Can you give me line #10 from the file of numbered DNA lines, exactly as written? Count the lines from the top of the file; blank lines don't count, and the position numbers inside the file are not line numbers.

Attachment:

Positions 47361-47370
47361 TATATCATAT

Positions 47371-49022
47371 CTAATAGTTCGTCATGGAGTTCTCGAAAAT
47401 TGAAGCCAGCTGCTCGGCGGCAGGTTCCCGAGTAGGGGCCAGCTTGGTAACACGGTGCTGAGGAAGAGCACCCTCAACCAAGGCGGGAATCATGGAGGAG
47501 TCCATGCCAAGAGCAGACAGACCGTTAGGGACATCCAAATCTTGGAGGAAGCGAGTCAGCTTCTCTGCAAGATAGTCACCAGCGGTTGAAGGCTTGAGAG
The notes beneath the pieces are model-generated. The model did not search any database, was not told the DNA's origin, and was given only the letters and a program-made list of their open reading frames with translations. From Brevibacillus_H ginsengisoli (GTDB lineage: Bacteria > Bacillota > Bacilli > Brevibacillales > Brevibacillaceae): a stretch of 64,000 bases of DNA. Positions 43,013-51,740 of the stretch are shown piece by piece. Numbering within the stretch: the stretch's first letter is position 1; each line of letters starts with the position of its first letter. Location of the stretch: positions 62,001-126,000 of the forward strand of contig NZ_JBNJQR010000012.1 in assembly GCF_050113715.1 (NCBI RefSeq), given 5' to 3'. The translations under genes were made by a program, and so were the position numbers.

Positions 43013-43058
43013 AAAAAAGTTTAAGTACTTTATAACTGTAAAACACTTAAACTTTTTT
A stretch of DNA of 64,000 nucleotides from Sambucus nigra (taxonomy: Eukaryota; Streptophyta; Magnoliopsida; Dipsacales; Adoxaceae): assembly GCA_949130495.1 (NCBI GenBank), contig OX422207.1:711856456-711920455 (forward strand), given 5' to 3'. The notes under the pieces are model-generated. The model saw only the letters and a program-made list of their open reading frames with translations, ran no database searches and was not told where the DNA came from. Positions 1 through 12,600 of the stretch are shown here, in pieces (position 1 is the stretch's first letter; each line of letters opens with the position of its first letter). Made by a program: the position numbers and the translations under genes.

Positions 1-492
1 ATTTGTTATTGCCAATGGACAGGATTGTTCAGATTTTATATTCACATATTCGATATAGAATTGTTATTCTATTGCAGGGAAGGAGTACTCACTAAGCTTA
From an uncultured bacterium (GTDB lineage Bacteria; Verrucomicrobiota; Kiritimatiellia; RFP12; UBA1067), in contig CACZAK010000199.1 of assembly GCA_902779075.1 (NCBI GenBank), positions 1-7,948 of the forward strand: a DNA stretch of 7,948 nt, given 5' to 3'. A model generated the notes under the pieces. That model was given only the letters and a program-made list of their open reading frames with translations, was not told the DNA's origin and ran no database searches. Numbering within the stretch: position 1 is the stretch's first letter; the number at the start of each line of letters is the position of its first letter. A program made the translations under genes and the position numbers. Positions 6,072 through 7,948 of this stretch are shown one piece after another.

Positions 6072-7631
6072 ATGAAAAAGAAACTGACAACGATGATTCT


A stretch of DNA of 64,000 nucleotides from Sambucus nigra (taxonomy: Eukaryota; Streptophyta; Magnoliopsida; Dipsacales; Adoxaceae): assembly GCA_949130495.1 (NCBI GenBank), contig OX422207.1:711856456-711920455 (forward strand), given 5' to 3'. The notes under the pieces are model-generated. The model saw only the letters and a program-made list of their open reading frames with translations, ran no database searches and was not told where the DNA came from. Positions 1 through 12,600 of the stretch are shown here, in pieces (position 1 is the stretch's first letter; each line of letters opens with the position of its first letter). Made by a program: the position numbers and the translations under genes.